In first degree AV block, all atrial impulses are conducted to the ventricle but are delayed. Patients with first degree AV block may be bradycardic but are often otherwise asymptomatic. Evidence of first degree AV block may be seen in healthy individuals who have a low resting heart rate, such as conditioned athletes. However it may also be a result of underlying cardiac pathology.
In a first degree heart block, the PR interval is longer than 200msec, but the EKG is otherwise normal. Potentially pathologic etiologies of first degree (as well as second and third degree) heart blocks include ischemia involving the conduction system, cardiomyopathy (ie sarcoidosis), myocarditis (Lyme disease), hyperkalemia, and excess vagal stimulation. Iatrogenic causes include catheter ablation, valvular implantation, and medications such as AV-nodal blockers
No treatment is needed for first degree heart blocks, as they are frequently asymptomatic. Patients found to have first degree heart block should be questioned about their medication regimen and risk factors relating to cardiac disease, as there is an overlap of cardiac conduction disturbances and other cardiac diseases including infiltrative cardiomyopathies, cardiomyopathies associated with muscular dystrophy, and other dilated cardiomyopathies. Patients with such diseases and risk factors may progress to more severe degrees of AV block, however a first degree AV block on its own does not warrant any intervention.
Second degree heart blocks are characterized by intermittent atrial conduction to the ventricle. In other words, not all atrial impulses are conducted to the ventricle. Second degree blocks are further characterized into Mobitz I and Mobitz II, which are differentiated by their different patterns of intermittent conduction on EKG.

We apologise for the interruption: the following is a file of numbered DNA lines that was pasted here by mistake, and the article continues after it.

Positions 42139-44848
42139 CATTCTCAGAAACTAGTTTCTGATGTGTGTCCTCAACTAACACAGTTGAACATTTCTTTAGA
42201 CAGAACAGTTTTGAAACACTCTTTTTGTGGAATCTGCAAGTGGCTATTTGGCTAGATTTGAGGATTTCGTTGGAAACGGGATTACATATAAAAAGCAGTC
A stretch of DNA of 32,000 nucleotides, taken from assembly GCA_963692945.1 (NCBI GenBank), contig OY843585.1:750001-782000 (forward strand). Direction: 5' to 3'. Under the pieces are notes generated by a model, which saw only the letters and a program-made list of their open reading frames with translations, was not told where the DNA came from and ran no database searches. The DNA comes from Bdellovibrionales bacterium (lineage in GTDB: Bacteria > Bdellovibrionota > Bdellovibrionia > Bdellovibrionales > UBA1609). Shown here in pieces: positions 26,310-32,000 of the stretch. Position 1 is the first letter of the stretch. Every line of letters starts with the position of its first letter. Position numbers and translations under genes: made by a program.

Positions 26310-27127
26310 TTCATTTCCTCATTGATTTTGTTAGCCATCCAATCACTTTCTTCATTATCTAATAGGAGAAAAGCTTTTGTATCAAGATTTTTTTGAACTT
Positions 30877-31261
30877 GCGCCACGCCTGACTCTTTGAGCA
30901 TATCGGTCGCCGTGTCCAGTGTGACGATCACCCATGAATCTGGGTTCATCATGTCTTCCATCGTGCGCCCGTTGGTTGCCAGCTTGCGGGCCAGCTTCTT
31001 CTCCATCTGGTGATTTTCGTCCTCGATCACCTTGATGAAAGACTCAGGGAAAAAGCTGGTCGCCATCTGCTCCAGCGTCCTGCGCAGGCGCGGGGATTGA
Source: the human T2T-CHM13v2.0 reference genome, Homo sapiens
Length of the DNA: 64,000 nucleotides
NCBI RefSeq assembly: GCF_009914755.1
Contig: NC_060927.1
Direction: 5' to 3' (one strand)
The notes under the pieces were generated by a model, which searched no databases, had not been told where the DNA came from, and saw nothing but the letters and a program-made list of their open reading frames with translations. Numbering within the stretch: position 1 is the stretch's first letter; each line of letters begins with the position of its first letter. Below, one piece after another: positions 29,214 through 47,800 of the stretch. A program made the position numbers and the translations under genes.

Symptoms of Mobitz I characteristically improve with exercise and worsen with vagal maneuvers. This is because vagal stimulation causes delay at the AV node via M2 muscarinic receptors, therefore worsening AV block. Conversely, sympathetic stimulation has the opposite effect.
Mobitz I is characterized by progressive lengthening of the PR interval until a QRS is dropped. Remember this distinction with the rhyme "Longer, longer, longer, stop, then you've got a Wenckebach"
Patients with Mobitz II require pacing either in the form of atropine if they are unstable, or transcutaneous pacing if they are stable. Atropine acts as a muscarinic antagonist at the M2 cholinergic receptors of the AV node. As activation of these receptors typically causes slowing of heart rate, blocking these receptors will increase heart rate.
In Mobitz II, beats are randomly dropped and there is no progressive PR prolongation as in Mobitz I. The PR interval remains constant beat-to-beat.
3rd degree heart block can be a result of Lyme disease. Because biopsies of the heart are rarely performed in cases of Lyme myocarditis and because Lyme myocarditis is rarely fatal, a relatively limited amount is known about the related pathophysiology. However based on animal studies, it is likely related to inflammation of cardiac tissue caused primarily by macrophages and lymphocytes. Treatment of Lyme carditis consists of IV or oral antibiotics such as doxycycline, amoxicillin, or ceftriaxone.
In a complete, or third degree, heart block, both P and QRS waves are present, but they bear no relation to each other. For example, P waves may occur every 100ms while QRS complexes only occur every 200ms. Patients with a third degree heart block require pacing. This can be in the form of atropine if they are stable, or transcutaneous pacing if they are unstable.
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